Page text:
For centuries, the town of Interamna Lirenas in central Italy was thought to be an unremarkable backwater that declined after the fall of the Roman Empire. However, recent archaeological excavations by a team from the University of Cambridge have uncovered startling new evidence that challenges our understanding of life in Roman Italy.

What was once dismissed as an unimportant site with little archaeological potential has revealed itself to be a thriving urban centre that defied expectations of decline for hundreds of years longer than previously believed.

Through careful excavation and the latest geophysical surveying techniques, the researchers have mapped the entire layout of the town, uncovering impressive structures like markets, warehouses, bath complexes and even a rare roofed theatre.

These discoveries show that Interamna Lirenas was far from a failure – it adapted brilliantly to challenges over nearly 900 years of occupation.

The extensive survey work allowed the archaeologists to systematically study the site without disrupting open farmland. Mapping revealed a densely occupied town covering around 60 acres at its peak when it was home to an estimated 2,000 people.

Distribution of common cooking pots helped date periods of habitation more accurately than previous studies relying on imported fine pottery.

It showed the town resisted decline until the 3rd century AD, some 300 years later than believed. This indicates populations in Roman Italy may have been more resilient than the assumption of widespread decline in this era.

One reason for Interamna Lirenas’ success was its strategic location on the River Liri, a prime spot for trade and transport between important inland centres.

Evidence of large warehouses, temples and baths uncovered near the river point to a bustling port serving the town’s commercial interests. Its position along major roads also appealed to Roman leaders – the ruins of an inscription confirm the town received patronage from Julius Caesar himself in 46 BC.

However, this alone did not ensure long-term prosperity – the archaeologists believe the town thrived through continually adapting to changes over many centuries.

Another surprising discovery was an impressive roofed theatre, a rare and costly structure that could seat 1,500 people. The presence of such a major public buildingchallenges the idea that Interamna Lirenas declined, as theatres usually imply civic pride and wealth.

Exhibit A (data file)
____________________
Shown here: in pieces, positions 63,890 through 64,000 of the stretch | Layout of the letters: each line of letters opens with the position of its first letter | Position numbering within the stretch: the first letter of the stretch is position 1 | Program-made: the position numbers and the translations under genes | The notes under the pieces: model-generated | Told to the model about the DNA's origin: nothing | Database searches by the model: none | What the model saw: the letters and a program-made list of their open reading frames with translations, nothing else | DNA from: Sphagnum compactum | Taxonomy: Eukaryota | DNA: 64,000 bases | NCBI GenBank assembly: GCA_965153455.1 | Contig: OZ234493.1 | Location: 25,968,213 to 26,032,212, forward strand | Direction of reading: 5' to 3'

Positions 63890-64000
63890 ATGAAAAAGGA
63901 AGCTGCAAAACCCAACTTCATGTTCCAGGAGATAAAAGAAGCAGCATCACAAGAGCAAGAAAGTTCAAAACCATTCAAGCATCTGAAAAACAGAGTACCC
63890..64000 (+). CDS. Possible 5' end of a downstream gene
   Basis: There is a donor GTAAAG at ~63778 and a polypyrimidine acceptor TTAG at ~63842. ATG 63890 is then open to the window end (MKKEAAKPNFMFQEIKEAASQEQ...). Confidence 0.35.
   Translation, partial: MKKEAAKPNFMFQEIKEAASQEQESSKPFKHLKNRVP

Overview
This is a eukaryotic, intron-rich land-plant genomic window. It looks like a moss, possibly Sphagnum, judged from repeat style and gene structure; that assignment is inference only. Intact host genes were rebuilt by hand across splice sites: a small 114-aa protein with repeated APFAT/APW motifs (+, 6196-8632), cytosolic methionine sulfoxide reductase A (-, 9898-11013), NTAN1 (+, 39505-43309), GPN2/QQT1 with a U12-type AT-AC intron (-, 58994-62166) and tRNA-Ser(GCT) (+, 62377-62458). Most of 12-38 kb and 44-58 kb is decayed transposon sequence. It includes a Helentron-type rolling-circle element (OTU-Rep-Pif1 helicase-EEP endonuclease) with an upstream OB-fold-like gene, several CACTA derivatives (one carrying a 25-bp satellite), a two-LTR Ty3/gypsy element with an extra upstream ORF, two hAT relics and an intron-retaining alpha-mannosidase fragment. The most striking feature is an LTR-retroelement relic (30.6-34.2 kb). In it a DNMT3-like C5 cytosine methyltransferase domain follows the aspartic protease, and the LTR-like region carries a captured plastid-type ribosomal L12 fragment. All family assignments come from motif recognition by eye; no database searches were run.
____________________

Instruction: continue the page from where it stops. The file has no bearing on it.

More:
Traces of renovation and inscriptions honouring benefactors show it remained in active use well into later Roman times. Elsewhere, the archaeologists found densely packed housing without segregation by class, multiple functional courtyard buildings thought to be markets and warehouses, and evidence of thriving wool production.

Despite facing many threats like invasions, the town seemed to have been gradually abandoned sometime before the 6th century AD due to growing insecurity on major travel routes rather than a sudden violent destruction.

The resilient people of Interamna Lirenas likely chose to relocate preemptively to safer areas rather than wait for danger. Their lengthy occupation inspires modern residents of nearby Pignataro Interamna, who have renamed a local café after a sundial uncovered at the site.

Through diligent archaeological work integrating the latest techniques, this project has revolutionised our picture of everyday life in Roman Italy during a period often characterised as one of decline.

Interamna Lirenas proves communities found ways to adapt and prosper for centuries longer than historians expected. Its story of resilience over nearly a millennium challenges widespread assumptions and encourages re-examination of other supposedly insignificant sites across the Roman world.


University of Cambridge | A. Launaro, Roman Urbanism in Italy: Recent Discoveries and New Directions (Oxford, 2023)

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